The majority of UK women are too embarrassed to talk about sexual health
New research has revealed that women are still embarrassed to seek medical help for their health concerns – with discharge and low libido among the taboo topics.
The survey, conducted by health insurer Vitality, reveals that while we’re more comfortable when it comes to the menopause and menstruation, other issues are still off the cards.
For example, 33% of women in the UK avoid talking about childbirth-related problems, while more than half of those surveyed are too embarrassed to discuss vaginal discharge and tearing.
A further 21% would avoid seeing their doctor about women’s health concerns in general due to embarrassment, showing just how far we still have to go in normalising such conditions.
Despite the fact that 63% of those surveyed said they’re happy to chat to friends about bad dates, less than a third would do so if they were diagnosed with an STI.
Additionally, only 17% are happy talking about bowel related problems and just 9% are comfortable discussing vaginal dryness.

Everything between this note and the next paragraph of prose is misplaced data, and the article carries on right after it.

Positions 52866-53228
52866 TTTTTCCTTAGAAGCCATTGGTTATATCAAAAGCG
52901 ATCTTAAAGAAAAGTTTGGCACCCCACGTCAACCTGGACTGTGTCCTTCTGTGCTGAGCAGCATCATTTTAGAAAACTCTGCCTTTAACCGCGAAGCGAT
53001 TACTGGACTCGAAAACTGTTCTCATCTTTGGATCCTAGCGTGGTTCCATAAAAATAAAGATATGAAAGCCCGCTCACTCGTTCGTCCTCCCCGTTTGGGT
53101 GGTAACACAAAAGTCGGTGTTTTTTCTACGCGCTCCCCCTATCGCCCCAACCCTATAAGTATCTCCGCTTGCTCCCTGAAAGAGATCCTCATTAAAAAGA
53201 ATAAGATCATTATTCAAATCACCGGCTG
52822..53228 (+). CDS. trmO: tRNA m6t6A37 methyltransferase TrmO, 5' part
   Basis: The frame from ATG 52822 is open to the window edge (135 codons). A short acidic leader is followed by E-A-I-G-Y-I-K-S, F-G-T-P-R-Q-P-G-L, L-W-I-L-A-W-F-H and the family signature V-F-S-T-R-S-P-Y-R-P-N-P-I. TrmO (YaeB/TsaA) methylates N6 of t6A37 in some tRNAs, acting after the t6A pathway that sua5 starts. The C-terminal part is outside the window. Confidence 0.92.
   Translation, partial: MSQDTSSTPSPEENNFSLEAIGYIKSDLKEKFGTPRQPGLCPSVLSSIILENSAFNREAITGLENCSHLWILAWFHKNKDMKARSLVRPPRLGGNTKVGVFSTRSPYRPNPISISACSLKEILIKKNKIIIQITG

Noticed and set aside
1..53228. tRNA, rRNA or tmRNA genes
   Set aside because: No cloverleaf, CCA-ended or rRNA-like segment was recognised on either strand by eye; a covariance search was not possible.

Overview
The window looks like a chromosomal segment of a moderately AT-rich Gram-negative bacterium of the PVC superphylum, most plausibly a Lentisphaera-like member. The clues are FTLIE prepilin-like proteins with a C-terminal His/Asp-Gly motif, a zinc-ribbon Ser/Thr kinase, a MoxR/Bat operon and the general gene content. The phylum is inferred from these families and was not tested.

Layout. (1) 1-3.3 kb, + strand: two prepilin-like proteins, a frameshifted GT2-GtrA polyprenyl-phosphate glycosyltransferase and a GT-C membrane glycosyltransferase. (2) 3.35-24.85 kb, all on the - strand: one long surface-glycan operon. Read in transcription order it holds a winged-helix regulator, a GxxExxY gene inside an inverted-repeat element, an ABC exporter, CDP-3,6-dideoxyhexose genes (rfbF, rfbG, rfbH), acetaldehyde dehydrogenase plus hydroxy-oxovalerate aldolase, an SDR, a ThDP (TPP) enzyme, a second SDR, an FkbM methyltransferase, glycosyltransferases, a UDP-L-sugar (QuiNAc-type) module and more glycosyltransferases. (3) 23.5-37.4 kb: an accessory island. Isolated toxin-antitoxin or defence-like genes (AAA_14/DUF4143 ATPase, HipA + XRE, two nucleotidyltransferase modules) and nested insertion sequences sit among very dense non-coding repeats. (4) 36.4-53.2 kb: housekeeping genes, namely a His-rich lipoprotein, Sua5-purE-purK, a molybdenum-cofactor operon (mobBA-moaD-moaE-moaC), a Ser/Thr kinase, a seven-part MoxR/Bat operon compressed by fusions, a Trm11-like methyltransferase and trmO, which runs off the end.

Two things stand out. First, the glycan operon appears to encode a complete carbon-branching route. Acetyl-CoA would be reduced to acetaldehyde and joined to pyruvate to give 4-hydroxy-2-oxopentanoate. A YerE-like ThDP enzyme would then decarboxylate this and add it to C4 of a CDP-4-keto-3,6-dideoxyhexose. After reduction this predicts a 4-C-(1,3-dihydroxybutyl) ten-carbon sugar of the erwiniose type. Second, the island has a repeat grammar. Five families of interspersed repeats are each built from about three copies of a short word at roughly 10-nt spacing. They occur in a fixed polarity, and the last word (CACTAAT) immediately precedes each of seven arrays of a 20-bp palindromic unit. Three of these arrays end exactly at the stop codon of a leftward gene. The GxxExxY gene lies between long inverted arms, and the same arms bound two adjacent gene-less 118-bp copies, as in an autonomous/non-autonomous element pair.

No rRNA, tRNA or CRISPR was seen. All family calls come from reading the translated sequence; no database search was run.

The top ten health concerns women won’t talk about with friends or family
The research explored the reasons why women don’t discuss these topics with their nearest and dearest, finding that 22% don’t want the attention to be focused on them.
As well as that, one fifth are worried about being judged, and a further 12% fear bringing down the mood of the group, preferring to keep it to themselves.
When it comes to seeking help, 19% of participants admit they prefer to deal with female health issues themselves instead of seeking medical advice, while 14% prefer to search for their symptoms online.
One in ten even believe they might be judged if they approach a professional.
Shockingly, women are still avoiding vital health checks that lead to crucial diagnoses. A worrying 20% of respondents didn’t attend their last cervical smear screening, with many citing fear getting undressed in front of a doctor or nurse as a reason.
‘Although significant progress has been made in the area of women’s health and our attitudes towards it, taboos do still exist,’ Dr Kiran Johal, Medical Advisor at Vitality said.
‘Talking about a health concern has the potential to save lives, whether that’s encouraging someone to attend a screening appointment or finding support in others going through the same experience.
‘Remember, keeping things to yourself can be isolating and the only way to break the stigma is by talking – the more open you are about your health, the faster you can access the support you need.’
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